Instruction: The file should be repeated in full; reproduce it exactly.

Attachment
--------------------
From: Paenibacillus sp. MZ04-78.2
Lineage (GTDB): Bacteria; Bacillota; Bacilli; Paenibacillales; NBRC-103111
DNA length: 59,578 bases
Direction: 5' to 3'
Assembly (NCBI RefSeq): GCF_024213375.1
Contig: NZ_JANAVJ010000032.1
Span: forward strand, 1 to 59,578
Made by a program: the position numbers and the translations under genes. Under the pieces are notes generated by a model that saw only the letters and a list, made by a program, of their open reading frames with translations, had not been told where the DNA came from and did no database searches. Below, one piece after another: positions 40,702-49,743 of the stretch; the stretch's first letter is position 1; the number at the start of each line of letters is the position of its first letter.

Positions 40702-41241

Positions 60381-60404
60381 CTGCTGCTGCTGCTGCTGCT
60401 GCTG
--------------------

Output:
From: Paenibacillus sp. MZ04-78.2
Lineage (GTDB): Bacteria; Bacillota; Bacilli; Paenibacillales; NBRC-103111
DNA length: 59,578 bases
Direction: 5' to 3'
Assembly (NCBI RefSeq): GCF_024213375.1
Contig: NZ_JANAVJ010000032.1
Span: forward strand, 1 to 59,578
Made by a program: the position numbers and the translations under genes. Under the pieces are notes generated by a model that saw only the letters and a list, made by a program, of their open reading frames with translations, had not been told where the DNA came from and did no database searches. Below, one piece after another: positions 40,702-49,743 of the stretch; the stretch's first letter is position 1; the number at the start of each line of letters is the position of its first letter.

Positions 40702-41241

Positions 60381-60404
60381 CTGCTGCTGCTGCTGCTGCT
60401 GCTG